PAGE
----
Since acquiring Hospira, Pfizer's ($PFE) had a pair of Remicade biosimilars on its hands. Now, it's making moves to pare that number down to one, and Novartis ($NVS) will be reaping the benefits.
The Swiss drugmaker has picked up the European rights to PF-06438179, Pfizer's Phase III Remicade biosimilar candidate, for an undisclosed sum, it said Friday. Sandoz will finish ushering the prospect through the clinic and handle its EMA submission.
For Sandoz, the transaction will strengthen a biosimilar portfolio that includes Zarxio, a copy of Amgen's ($AMGN) Neupogen that last September became the first and only biosimilar on the market in the U.S. And it'll be a chance to swipe some of the $2.37 billion the drug pulled in for Merck ($MRK) before Hospira and Celltrion rolled out their copycat.
Of course, Novartis' newcomer will still have to contend with Hospira's once it hits the scene. And so far, the knockoff has been having a field day at Merck's expense. Recently, the New Jersey pharma giant unveiled sales of the med that sunk 10% for the year and 18% for the fourth quarter at constant exchange rates.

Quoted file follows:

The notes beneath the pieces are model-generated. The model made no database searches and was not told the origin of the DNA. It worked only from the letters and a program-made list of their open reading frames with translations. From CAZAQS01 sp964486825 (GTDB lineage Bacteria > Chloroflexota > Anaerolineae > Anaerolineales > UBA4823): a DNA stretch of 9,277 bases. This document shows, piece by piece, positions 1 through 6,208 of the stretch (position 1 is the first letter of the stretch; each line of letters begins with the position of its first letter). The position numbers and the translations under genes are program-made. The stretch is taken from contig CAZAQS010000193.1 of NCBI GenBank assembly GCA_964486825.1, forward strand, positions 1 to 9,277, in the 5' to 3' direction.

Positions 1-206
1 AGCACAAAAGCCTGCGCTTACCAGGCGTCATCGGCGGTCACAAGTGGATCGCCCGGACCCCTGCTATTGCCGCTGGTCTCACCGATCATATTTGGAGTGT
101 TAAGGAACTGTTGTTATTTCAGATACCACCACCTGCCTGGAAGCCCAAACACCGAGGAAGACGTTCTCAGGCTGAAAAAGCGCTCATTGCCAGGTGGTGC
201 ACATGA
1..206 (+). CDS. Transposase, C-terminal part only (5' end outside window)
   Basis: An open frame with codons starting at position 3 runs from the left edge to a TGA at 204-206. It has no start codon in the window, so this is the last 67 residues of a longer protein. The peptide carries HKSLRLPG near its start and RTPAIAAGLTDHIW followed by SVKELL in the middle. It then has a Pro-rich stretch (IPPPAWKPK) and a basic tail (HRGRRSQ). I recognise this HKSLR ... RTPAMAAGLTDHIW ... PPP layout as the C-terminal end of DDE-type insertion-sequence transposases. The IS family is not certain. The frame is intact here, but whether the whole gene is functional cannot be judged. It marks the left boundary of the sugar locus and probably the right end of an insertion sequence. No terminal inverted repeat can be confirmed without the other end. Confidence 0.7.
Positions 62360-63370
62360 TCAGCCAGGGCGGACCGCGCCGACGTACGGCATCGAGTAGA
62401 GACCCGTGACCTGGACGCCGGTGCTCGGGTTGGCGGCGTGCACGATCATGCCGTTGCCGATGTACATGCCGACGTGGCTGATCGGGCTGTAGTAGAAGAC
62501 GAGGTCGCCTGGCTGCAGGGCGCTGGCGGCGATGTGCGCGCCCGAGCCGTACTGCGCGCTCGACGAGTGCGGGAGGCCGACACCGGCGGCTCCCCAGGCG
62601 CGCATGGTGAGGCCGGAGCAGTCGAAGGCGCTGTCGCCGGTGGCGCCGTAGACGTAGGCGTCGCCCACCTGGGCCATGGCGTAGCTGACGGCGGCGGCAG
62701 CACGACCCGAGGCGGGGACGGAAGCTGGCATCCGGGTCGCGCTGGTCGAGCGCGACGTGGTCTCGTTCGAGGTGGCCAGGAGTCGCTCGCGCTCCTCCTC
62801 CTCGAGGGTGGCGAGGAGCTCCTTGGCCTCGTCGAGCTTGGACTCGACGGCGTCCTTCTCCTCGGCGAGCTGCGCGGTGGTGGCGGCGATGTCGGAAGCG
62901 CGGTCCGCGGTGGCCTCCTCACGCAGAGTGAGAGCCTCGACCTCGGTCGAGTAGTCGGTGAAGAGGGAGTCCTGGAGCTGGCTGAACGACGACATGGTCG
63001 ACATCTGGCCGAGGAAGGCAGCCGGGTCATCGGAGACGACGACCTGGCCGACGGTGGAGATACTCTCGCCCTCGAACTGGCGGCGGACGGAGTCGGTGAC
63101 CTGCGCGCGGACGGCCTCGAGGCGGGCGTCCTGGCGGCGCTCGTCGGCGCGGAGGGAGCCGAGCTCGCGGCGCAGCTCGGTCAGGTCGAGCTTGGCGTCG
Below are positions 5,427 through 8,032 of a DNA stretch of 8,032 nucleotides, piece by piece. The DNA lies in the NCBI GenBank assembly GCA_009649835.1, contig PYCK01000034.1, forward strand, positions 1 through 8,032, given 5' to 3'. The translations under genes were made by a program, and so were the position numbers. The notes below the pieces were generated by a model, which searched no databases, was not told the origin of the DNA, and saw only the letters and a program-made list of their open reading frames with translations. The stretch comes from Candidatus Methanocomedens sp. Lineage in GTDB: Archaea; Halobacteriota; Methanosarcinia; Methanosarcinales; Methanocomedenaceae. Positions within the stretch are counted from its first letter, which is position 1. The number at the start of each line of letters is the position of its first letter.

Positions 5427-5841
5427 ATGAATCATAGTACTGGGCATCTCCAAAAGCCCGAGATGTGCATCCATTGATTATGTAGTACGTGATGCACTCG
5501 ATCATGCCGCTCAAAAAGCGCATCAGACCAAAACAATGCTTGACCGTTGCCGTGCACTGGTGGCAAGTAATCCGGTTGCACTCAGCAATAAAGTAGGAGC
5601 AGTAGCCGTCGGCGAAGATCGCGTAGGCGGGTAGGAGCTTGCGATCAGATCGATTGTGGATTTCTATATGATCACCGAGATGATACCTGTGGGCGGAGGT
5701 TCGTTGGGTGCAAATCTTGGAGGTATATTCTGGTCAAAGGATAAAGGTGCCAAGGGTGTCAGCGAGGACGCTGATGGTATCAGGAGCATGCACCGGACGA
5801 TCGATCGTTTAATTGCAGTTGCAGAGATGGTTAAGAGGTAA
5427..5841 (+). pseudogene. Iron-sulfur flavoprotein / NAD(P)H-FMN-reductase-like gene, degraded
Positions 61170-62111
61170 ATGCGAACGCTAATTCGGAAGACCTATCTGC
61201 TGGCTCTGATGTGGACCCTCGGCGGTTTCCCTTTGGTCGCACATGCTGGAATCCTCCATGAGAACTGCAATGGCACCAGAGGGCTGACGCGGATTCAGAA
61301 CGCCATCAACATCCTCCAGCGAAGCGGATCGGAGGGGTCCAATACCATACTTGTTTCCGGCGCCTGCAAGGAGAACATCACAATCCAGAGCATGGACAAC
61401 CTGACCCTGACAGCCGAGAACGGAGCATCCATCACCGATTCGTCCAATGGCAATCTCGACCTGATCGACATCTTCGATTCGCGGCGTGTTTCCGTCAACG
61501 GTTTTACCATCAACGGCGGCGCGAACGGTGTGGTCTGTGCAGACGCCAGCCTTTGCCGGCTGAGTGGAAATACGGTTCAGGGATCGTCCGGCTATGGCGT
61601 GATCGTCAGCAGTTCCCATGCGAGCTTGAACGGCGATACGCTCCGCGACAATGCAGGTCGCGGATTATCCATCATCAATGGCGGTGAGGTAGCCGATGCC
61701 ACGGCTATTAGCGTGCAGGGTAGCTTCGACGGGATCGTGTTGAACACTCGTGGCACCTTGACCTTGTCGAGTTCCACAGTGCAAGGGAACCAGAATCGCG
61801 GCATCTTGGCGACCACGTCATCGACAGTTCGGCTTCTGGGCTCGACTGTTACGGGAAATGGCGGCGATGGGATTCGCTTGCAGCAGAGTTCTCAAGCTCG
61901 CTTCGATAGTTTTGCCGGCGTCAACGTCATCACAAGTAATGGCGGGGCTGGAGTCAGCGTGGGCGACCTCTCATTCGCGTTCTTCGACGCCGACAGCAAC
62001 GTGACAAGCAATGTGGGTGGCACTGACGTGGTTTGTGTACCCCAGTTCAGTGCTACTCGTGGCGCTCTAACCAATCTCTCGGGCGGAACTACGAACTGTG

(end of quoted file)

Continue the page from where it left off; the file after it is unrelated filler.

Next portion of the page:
And as Bernstein analyst Ronny Gal wrote in a December note to clients, the pace of market-share bleeding can only be expected to speed up. With yet another entrant waiting in the wings from Biogen ($BIIB) and Samsung, he forecasts biosimilar share of about 40% by the end of 2017.
Meanwhile, in the U.S., it's Johnson & Johnson ($JNJ) that could soon be feeling the heat on the Remicade biosimilar front. Earlier this week, an FDA advisory panel recommended the agency green-light the Celltrion contender in all of Remicade's approved indications, which include rheumatoid arthritis, Crohn's, ulcerative colitis and psoriasis.
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